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Skin cancer rates are on the climb, and the sun is the major culprit. Now that summer is here, it’s time to get sun savvy to protect your body’s largest organ.

- By Karen Asp

Keep your body’s largest organ safe with these 5 facts you should know about skin cancer.

You hear the same advice every summer: Slather on sunscreen and limit your time in the sun. Those rules still apply, but not everyone is getting the message, and rates of melanoma are on the rise.

Although melanoma isn’t the most common cancer – it’s third behind basal cell carcinoma and squamous cell carcinoma – it is the most deadly. In 2021, rates of melanoma are expected to rise by 5.8%, and women under 50 are being hit harder than men of the same age. Two reasons explain the rise. “The overall increase in skin cancers has to do with cumulative sun exposure combined with lack of adequate sun block or protection from UVA/UVB rays,” says Ava Shamban, MD, boardcerti­fied dermatolog­ist in Los Angeles and founder of Ava MD Dermatolog­y, SkinFive Medical Spas and The Box by Dr. Ava. One in five Americans will develop skin cancer by the age of 70.

This summer, get smarter about your sun exposure. Here are five oftenforgo­tten facts you need to know to protect your skin.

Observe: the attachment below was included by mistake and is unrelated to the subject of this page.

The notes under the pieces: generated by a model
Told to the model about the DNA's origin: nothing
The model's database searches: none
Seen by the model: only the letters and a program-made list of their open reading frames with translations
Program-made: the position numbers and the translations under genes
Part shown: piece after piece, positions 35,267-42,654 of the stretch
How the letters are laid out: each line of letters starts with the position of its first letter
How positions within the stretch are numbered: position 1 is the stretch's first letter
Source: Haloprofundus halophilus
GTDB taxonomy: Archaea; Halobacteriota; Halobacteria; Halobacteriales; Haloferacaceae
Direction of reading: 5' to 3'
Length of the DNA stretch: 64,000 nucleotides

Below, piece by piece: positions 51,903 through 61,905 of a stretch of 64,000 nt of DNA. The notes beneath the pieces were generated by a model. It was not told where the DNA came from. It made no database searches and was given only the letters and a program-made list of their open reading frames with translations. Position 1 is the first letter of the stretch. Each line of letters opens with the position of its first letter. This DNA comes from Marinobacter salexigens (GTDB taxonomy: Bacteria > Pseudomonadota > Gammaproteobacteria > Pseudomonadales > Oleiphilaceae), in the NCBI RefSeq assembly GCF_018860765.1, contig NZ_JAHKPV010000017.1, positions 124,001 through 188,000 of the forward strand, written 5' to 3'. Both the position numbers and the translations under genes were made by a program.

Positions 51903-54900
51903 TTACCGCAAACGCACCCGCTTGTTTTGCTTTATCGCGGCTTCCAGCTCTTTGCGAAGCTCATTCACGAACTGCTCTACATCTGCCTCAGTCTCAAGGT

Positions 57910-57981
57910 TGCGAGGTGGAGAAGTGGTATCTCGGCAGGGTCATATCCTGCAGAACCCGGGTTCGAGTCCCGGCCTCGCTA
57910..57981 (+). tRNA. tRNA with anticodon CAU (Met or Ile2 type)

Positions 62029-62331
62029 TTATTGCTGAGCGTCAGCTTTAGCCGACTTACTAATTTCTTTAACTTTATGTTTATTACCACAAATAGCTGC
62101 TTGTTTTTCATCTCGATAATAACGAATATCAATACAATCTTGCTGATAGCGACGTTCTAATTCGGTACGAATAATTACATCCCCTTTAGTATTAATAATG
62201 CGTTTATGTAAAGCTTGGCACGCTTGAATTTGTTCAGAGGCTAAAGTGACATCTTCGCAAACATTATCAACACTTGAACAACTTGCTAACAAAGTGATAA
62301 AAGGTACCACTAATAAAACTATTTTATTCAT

You may not think about wearing sunscreen when it’s cloudy or rainy or even during winter. Yet you should. “The most harmful ultraviole­t rays are present every day,” Shamban says. “They don’t retreat in winter and can filter through dark cloud coverage, which is why any uncovered areas of the body at any time of the year are exposed and vulnerable to the damage of the sun’s UV rays.” Easy solution? Make sunscreen applicatio­n as much a part of your daily routine as brushing your teeth. Choose a broad-spectrum sunscreen that protects against UVA and UVB with an SPF of at least 30 and slather it on when you get out of the shower in the morning as you would lotion. Consider using sunscreen anywhere above or below the towel, including your legs, arms, shoulders, décolletag­e, neck, face, ears and hands. The American Cancer Society also suggests a lip balm with sunscreen. You might even add a hand cream, moisturize­r or makeup with sun protection to your daily routine. These won’t replace sunscreen but will o er added support for vulnerable areas that are never covered in your reapplicat­ion plan, Shamban says.


How quickly you go through that sunscreen depends not only on how big the bottle is but also how well you’re applying it. In general, though, aim to go through at least one bottle during the summer, more if you’re sharing that bottle with others. If your bottle lingers, it’s a sign you’re probably not using enough. The Skin Cancer Foundation recommends applying an ounce of sunscreen to your face and body. That’s about the size of a shot glass; for easy reference, keep a shot glass in your bathroom to help you measure it, Shamban says. Your face alone should get a nickel-sized amount, Haimovic says, adding that you should then reapply every two hours. Just watch those expiration dates, as sunscreen breaks down over time. “I’ve seen people who have gotten burns because they used expired sunscreen,” she adds. Once a year, go through all your sunscreen and toss any that have expired.